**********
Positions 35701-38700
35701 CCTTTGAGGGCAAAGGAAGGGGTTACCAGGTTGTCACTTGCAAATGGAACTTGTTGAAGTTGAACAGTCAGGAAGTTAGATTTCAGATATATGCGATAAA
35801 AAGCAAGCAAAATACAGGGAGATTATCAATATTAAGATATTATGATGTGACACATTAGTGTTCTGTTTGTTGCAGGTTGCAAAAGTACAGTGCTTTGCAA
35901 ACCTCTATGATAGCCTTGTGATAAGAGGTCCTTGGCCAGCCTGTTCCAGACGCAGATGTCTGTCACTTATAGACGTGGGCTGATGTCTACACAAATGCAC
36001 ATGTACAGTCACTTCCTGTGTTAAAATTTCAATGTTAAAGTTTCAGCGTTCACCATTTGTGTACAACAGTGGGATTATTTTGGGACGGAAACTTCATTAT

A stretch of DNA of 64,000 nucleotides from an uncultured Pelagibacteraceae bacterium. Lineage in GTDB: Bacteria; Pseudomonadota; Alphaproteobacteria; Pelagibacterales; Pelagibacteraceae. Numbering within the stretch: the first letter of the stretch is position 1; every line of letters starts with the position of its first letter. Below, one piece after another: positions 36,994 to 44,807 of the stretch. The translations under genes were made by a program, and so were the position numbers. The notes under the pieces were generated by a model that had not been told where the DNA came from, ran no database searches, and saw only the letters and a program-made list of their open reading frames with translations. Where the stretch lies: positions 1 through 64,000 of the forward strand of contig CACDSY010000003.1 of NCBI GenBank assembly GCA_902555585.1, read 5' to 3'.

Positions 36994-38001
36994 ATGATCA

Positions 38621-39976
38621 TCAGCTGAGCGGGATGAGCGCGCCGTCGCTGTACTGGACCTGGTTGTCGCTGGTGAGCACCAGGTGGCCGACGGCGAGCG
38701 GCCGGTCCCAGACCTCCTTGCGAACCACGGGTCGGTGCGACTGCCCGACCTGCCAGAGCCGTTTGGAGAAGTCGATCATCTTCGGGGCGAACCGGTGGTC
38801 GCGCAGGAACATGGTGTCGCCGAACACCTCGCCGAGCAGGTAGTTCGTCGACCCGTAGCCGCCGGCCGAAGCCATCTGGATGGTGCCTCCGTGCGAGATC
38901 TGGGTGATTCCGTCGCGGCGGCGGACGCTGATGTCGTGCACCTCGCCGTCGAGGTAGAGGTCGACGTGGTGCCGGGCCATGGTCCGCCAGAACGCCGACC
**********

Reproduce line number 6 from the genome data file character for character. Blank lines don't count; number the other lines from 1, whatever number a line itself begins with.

A stretch of DNA of 64,000 nucleotides from an uncultured Pelagibacteraceae bacterium. Lineage in GTDB: Bacteria; Pseudomonadota; Alphaproteobacteria; Pelagibacterales; Pelagibacteraceae. Numbering within the stretch: the first letter of the stretch is position 1; every line of letters starts with the position of its first letter. Below, one piece after another: positions 36,994 to 44,807 of the stretch. The translations under genes were made by a program, and so were the position numbers. The notes under the pieces were generated by a model that had not been told where the DNA came from, ran no database searches, and saw only the letters and a program-made list of their open reading frames with translations. Where the stretch lies: positions 1 through 64,000 of the forward strand of contig CACDSY010000003.1 of NCBI GenBank assembly GCA_902555585.1, read 5' to 3'.